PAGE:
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Lehi “sells out” antibody screening tests, considers more dates

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Marilyn Banasky, Lehi City Recorder, getting tested for COVID-19 antibodies.

Yesterday, people from all over Lehi flocked to the city center to have their blood tested for COVID-19 antibodies. From 9 a.m. to 7 p.m., a steady stream of people waited in their cars for a turn to have their fingers pricked to know if they unknowingly have contracted the coronavirus. Every available time spot for the test was filled and the process of taking the test was conducted in a busy, but orderly fashion in the parking lot southeast of City Hall. 

Many city employees participated in the testing and Lehi City Mayor Mark Johnson was enthusiastic about the response. “The CARES act afforded us the opportunity to have our employees tested, particularly those who interface with the public. The information will be useful in determining how to prepare as we move into the “green” category,” said Johnson. 

Because of the positive response to the testing, Lehi City is working to determine if another day is possible. “These antibody tests have been very popular with the public, so the city has been discussing the opportunity of scheduling another day of testing,” added Johnson.

It takes seven to 10 days for COVID-19 antibodies to show up in the blood of someone who has contracted the virus. Patients are encouraged to wait two weeks after experiencing symptoms of COVID-19 before taking an antibody test to avoid a false negative. The antibody blood test from Rapid Screen Solutions was $79.99, and in many cases was not covered by insurance. Testing was sold out in all locations across Utah and Salt Lake counties. More screenings may follow based on the demand although dates have not been announced.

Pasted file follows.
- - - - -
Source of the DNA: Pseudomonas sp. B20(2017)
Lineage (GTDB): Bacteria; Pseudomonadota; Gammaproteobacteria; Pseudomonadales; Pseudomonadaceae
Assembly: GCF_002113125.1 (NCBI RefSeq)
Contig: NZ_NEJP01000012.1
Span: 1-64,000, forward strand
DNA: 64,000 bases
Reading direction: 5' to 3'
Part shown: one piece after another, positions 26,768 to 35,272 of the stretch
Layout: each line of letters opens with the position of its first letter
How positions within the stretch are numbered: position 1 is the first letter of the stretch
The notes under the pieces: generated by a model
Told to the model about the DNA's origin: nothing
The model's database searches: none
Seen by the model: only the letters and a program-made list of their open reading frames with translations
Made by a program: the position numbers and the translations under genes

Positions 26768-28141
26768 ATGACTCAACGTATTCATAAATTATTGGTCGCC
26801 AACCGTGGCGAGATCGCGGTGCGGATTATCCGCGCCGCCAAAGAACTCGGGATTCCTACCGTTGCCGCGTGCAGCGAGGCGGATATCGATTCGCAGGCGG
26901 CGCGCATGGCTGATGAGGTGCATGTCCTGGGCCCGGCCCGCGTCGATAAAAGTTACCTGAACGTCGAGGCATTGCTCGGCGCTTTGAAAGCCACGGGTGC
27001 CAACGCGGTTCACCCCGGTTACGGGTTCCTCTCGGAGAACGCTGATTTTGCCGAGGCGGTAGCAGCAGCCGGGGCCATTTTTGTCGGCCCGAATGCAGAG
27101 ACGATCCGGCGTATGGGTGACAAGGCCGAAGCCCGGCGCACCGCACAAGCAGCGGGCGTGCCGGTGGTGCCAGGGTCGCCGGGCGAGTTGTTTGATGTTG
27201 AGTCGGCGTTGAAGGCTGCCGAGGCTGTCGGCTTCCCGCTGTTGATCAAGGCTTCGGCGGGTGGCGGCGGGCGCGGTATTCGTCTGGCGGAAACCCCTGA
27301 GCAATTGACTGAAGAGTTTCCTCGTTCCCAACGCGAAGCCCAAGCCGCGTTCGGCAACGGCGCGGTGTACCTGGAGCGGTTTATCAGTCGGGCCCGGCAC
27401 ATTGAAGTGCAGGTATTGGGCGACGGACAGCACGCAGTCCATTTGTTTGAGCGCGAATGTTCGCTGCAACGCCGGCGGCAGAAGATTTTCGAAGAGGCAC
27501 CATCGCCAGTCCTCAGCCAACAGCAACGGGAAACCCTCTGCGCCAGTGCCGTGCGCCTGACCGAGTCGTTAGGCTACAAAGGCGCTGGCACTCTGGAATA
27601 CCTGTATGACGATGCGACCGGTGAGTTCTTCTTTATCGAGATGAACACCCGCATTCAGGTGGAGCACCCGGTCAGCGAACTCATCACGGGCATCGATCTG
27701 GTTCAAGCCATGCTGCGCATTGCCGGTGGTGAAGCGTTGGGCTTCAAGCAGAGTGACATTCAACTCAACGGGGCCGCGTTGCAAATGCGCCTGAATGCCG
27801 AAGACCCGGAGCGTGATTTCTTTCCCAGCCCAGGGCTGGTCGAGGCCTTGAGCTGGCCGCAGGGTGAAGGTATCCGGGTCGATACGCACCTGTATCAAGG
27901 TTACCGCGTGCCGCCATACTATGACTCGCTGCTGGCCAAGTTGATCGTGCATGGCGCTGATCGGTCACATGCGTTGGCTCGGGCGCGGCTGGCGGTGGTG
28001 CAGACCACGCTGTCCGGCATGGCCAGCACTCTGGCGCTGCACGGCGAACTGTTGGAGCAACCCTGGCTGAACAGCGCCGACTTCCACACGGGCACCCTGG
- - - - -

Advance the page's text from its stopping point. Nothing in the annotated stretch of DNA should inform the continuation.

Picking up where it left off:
Knowing if you have contracted COVID-19 can give you some power. Researchers from the CDC have reported that anywhere from 25% to 80% of those who have contracted the coronavirus do not show symptoms. This is a dangerous trait of COVID-19 because it does not alert the victims of its presence, leading them to believe they can go to work, and move about in public, without the risk of infecting others. Unknown carriers can increase the spread of a virus rapidly. 

Antibody tests will inform asymptomatic patients of their status with the virus. Human donations of antibodies are also in high demand among vaccine researchers, who are studying the makeup of human biology post-virus to see how the body responds after the immune system has recovered. 

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